The "incestuous" relationship between Scotland Yard and Rupert Murdoch's tabloid newspapers was laid bare at the Leveson Inquiry yesterday.
In deeply embarrassing testimony from the Metropolitan Police's communications chief, Dick Fedorcio, it was revealed that work experience placements were arranged at News International for the teenage son of the former Met commissioner, Sir Ian Blair, with Mr Fedorcio's son also given a valued placement at The Sun.
The inquiry heard that the former NOTW crime reporter, Lucy Panton filed a story from Mr Fedorcio's Scotland Yard office using his personal computer, and that the loan of a police horse to the former NI chief executive, Rebekah Brooks, may have been a well-timed "favour being called in".
A tendering process overseen by Mr Fedorcio which handed the former NOTW deputy editor, Neil Wallis, a lucrative consultancy contract with the Met's press office was also called into question. Mr Fedorcio, who has headed the Met's communications team since 1997, is suspended while an investigation into the hiring of Mr Wallis is carried out. He dismissed a description by the inquiry's leading counsel, Robert Jay QC, that the force's relationship with News International was "incestuous".
During questioning, the Met's communications head revealed that between 2003 and 2008, the now-closed NOTW dominated the scheduled meetings he arranged. During 2003 – when phone hacking was already an established practice inside the NOTW – Mr Fedorcio said The Sun and the NOTW were the only newspapers he visited twice.
He told the inquiry that in December of that year, Andy Coulson, then the Sunday tabloid's editor, sent the public affairs department at the Yard a Christmas hamper. Within weeks of the arrests in 2006 of the NOTW's royal correspondent Clive Goodman, and the tabloid's private investigator, Glenn Mulcaire – both of whom were later jailed over illegal phone hacking – lunches and dinners continued to be arranged by the Met with NOTW executives.
One-to-one meetings between the NOTW and Scotland Yard also continued within weeks of the decision by the Met not to investigate if hacking went beyond Mulcaire and Goodman.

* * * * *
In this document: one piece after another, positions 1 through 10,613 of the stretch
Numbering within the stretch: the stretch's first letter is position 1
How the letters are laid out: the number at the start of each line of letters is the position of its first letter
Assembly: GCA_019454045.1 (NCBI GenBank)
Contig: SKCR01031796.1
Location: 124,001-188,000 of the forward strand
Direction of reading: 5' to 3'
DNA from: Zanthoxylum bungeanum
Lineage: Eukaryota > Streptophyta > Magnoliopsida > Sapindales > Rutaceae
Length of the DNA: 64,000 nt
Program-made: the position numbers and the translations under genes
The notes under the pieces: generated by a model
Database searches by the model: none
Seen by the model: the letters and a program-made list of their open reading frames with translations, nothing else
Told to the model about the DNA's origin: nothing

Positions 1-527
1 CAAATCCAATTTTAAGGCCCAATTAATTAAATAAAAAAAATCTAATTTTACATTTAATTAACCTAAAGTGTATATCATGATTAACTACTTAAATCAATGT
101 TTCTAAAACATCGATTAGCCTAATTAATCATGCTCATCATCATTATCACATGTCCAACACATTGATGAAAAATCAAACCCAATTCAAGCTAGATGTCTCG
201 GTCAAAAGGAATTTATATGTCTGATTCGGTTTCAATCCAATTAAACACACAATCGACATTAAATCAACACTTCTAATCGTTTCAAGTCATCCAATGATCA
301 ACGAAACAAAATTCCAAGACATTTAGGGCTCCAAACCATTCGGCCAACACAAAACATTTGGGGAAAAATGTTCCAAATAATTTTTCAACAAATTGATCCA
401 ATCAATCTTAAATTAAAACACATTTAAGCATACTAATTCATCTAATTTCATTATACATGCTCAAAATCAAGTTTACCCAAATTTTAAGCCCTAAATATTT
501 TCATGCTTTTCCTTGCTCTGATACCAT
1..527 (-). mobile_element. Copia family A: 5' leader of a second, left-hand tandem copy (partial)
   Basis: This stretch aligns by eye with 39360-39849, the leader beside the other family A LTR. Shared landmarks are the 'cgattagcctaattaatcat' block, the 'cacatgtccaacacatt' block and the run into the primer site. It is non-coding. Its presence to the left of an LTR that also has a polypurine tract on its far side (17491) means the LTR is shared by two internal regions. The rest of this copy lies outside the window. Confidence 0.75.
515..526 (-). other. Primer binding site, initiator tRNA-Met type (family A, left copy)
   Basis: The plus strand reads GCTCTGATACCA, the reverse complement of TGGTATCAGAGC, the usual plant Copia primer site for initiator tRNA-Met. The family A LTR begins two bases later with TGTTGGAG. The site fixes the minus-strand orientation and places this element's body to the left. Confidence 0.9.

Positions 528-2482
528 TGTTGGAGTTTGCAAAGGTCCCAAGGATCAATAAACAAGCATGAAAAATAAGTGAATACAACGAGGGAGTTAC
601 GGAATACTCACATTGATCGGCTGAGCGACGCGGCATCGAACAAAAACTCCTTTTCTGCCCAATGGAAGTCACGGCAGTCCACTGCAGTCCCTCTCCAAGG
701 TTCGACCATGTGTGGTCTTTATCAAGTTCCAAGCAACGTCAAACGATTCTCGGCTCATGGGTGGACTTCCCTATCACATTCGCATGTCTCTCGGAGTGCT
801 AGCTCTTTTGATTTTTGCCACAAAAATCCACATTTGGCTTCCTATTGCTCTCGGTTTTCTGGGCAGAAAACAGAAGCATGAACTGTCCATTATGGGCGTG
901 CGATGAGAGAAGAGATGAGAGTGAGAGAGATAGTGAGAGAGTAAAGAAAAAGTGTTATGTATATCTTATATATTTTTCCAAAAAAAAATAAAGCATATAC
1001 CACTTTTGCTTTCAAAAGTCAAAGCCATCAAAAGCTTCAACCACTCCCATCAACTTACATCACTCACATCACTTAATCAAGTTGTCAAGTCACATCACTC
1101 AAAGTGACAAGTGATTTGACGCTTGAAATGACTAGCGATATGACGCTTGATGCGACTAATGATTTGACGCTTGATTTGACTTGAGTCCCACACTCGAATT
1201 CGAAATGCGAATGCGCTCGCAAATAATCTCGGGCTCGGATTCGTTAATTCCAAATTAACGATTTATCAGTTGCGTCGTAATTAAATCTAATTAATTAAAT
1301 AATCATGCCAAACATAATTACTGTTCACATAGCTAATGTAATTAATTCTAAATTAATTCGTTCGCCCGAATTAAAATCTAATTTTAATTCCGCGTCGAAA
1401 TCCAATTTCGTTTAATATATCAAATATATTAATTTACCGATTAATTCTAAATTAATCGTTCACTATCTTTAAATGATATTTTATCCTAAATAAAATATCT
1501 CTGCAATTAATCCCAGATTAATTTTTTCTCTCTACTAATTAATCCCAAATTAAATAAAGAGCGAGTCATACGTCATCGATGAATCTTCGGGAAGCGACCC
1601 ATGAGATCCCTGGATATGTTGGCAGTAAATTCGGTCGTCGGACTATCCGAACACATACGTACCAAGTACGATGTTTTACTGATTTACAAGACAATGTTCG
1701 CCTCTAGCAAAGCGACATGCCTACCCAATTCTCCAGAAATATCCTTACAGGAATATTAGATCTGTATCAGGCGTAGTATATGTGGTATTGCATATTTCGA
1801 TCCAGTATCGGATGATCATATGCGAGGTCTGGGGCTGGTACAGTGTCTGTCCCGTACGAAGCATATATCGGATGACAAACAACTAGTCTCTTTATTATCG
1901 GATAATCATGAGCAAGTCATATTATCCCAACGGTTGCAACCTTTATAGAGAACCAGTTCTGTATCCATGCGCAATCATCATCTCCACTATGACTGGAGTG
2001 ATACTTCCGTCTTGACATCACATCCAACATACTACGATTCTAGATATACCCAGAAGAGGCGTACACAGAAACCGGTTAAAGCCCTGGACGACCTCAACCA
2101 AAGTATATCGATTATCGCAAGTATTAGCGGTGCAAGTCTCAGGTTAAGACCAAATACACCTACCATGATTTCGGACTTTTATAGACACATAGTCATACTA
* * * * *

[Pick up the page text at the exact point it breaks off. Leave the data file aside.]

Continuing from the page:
Mr Fedorcio told the inquiry he had never discussed phone hacking with NOTW executives and could not recall having conversations with News International executives about the arrests of Goodman and Mulcaire.
He said it had been an "error of judgment" to allow Ms Panton to use his computer and his private email address to file a story to the NOTW in 2010. The crime reporter sent an "insider's account" of prison life relating to the former Met commander Ali Dizaei. Mr Fedorcio said he was simply helping a friend.
On the "horsegate" affair, Mr Fedorcio insisted the loan of the retired police horse to Ms Brooks in 2007 could have resulted in positive media coverage.
Neil Wallis, was hired by Mr Fedorcio in late 2009, shortly after The Guardian reported that phone hacking at the tabloid had left a trail of victims.
Claiming he needed someone with police and media experience, the inquiry heard how Mr Fedorcio had tried to parachute Mr Wallis into the job. However, the personnel department at the Met insisted on a competitive tendering process.
Two leading PR firms were asked to bid by Mr Fedorcio. They were Bell Pottinger and Hanover. Mr Wallis's Chamy Media company was hired after his bid came in 50 per cent below his rivals.
Lord Justice Leveson said to Mr Fedorcio: "The point is, this was set up to get a result" in Mr Wallis's favour. This was denied.